I think a similar hypothesis applies to human migration too.

When you migrate to another country (or when you relocate within your country to another state or city) you must remember this flock theory of migration.

Try to assimilate yourself into your new “host” country or city and acclimatize yourself to the way of life of your new place of residence.

You must mix around and interact with the local inhabitants and imbibe the indigenous culture of your new abode.

You must not “ghettoize” yourself by forming tightly-knit inward-looking groups of your own community but you must embrace the culture of your new land (after all, it is you who have chosen to migrate there).

Always remember that you are the foreigner in their land – you are the “guest” and they are your “hosts” – and a guest must never attempt to dominate the host and try to make the host a guest in his own country.

Yes, if you are an immigrant in another country, it is best to conduct yourself as a “guest” and adopt to the culture of your “hosts” rather than try to dominate and impose your culture on your “hosts”.

A large number of my relatives, classmates and friends have migrated to America and have lived there for many years.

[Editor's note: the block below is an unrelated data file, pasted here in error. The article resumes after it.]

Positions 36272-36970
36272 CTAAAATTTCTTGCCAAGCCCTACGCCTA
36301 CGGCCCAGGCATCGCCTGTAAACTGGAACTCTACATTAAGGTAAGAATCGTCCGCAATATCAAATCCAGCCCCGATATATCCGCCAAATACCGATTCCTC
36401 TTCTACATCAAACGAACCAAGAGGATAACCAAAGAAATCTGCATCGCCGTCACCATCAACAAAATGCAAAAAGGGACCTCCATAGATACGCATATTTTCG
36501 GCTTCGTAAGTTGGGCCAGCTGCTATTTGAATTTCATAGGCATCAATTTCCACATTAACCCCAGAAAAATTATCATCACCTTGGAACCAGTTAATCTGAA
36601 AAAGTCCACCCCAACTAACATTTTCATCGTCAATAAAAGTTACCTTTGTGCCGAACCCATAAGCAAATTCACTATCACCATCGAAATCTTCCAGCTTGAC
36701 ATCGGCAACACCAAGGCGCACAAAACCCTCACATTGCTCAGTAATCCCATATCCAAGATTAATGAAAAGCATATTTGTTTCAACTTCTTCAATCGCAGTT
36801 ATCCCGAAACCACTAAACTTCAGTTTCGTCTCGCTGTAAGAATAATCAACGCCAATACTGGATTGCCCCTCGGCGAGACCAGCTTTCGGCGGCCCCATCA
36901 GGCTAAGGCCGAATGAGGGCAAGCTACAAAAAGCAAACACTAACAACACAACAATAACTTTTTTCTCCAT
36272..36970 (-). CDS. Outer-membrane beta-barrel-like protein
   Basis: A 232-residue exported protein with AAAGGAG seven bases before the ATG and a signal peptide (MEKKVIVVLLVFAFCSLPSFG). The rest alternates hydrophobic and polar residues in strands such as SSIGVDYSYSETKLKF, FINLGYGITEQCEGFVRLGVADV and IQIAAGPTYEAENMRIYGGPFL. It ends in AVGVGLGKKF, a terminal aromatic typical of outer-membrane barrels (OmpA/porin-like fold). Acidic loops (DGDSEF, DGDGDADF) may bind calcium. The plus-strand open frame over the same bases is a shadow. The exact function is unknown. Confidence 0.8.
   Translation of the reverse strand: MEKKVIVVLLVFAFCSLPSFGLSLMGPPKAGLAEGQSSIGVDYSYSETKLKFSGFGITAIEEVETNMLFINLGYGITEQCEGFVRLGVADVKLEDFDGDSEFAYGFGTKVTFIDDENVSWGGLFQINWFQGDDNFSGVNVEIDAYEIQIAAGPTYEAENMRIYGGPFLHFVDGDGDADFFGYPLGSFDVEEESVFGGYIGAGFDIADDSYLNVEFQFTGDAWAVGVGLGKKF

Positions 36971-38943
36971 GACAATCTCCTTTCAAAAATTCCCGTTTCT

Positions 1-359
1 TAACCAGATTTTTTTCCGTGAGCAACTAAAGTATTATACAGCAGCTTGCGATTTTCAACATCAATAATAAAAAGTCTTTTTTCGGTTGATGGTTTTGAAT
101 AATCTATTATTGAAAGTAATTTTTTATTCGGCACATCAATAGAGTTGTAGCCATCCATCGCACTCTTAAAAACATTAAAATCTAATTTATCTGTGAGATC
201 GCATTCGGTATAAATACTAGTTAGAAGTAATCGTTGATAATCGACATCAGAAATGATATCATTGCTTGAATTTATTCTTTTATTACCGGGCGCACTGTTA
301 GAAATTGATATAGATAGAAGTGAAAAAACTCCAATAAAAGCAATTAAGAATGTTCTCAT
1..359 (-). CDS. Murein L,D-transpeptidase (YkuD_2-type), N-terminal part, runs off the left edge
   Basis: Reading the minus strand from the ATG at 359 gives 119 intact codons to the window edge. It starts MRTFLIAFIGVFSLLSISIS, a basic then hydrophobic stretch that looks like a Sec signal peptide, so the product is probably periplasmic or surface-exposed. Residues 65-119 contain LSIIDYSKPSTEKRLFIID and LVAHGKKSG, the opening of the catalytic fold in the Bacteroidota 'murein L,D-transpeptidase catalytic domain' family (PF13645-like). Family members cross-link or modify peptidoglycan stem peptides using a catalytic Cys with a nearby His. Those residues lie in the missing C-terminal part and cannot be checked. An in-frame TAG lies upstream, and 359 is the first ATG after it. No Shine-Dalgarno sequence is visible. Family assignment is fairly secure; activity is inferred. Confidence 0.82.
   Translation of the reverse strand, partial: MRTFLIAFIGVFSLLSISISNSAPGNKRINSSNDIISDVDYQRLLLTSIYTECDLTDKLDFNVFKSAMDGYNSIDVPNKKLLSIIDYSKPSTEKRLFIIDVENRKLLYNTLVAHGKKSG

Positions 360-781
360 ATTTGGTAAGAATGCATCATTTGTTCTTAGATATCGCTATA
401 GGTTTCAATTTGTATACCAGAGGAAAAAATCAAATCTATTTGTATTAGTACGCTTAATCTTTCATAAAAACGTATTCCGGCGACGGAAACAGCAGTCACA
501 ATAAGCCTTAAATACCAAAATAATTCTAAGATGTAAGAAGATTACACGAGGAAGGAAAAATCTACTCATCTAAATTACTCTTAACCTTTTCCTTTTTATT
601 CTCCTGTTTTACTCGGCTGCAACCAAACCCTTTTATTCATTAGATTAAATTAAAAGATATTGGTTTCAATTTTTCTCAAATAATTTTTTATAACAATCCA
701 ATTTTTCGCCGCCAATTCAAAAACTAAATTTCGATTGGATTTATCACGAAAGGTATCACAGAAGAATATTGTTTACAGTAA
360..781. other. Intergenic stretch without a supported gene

However, I find that they mostly mingle among the Indian community (even language and state wise), as is evident from the photos they show us.

When I ask them why they do not have any American friends, they have no credible answer except saying that they do have such friendships, but at the workplace only.

However their children, born and brought up in the USA, have friendships, relationships and even marriages with resident Americans – in fact, Americans now comprise so many types and varieties of ethnicity 

Since over the years, so many persons from all parts of the world have migrated to the USA for a better life and now America has become the melting pot of diverse cultures.

The flock theory applies to all types of migration. 


Immigrants migrate due to a variety of reasons.

Some immigrants “choose” to migrate and willingly accept the majority culture of their host nation and are seamlessly assimilated and integrated into the existing society of their “hosts”.